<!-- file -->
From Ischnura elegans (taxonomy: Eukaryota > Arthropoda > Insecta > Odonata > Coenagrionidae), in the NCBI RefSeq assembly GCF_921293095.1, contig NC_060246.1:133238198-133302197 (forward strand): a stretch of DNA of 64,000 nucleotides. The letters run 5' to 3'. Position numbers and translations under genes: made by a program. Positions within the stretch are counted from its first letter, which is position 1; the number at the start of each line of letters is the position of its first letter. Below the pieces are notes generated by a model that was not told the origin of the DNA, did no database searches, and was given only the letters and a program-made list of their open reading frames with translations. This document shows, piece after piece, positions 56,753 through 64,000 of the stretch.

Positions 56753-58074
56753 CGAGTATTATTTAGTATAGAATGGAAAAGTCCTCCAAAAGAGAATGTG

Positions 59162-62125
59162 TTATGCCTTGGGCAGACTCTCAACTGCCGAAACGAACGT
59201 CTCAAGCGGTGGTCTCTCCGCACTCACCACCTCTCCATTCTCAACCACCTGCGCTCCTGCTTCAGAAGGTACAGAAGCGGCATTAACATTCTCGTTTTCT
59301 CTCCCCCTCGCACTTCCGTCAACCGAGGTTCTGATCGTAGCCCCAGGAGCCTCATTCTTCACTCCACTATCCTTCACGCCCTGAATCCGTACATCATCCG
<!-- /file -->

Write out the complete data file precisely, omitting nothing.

From Ischnura elegans (taxonomy: Eukaryota > Arthropoda > Insecta > Odonata > Coenagrionidae), in the NCBI RefSeq assembly GCF_921293095.1, contig NC_060246.1:133238198-133302197 (forward strand): a stretch of DNA of 64,000 nucleotides. The letters run 5' to 3'. Position numbers and translations under genes: made by a program. Positions within the stretch are counted from its first letter, which is position 1; the number at the start of each line of letters is the position of its first letter. Below the pieces are notes generated by a model that was not told the origin of the DNA, did no database searches, and was given only the letters and a program-made list of their open reading frames with translations. This document shows, piece after piece, positions 56,753 through 64,000 of the stretch.

Positions 56753-58074
56753 CGAGTATTATTTAGTATAGAATGGAAAAGTCCTCCAAAAGAGAATGTG

Positions 59162-62125
59162 TTATGCCTTGGGCAGACTCTCAACTGCCGAAACGAACGT
59201 CTCAAGCGGTGGTCTCTCCGCACTCACCACCTCTCCATTCTCAACCACCTGCGCTCCTGCTTCAGAAGGTACAGAAGCGGCATTAACATTCTCGTTTTCT
59301 CTCCCCCTCGCACTTCCGTCAACCGAGGTTCTGATCGTAGCCCCAGGAGCCTCATTCTTCACTCCACTATCCTTCACGCCCTGAATCCGTACATCATCCG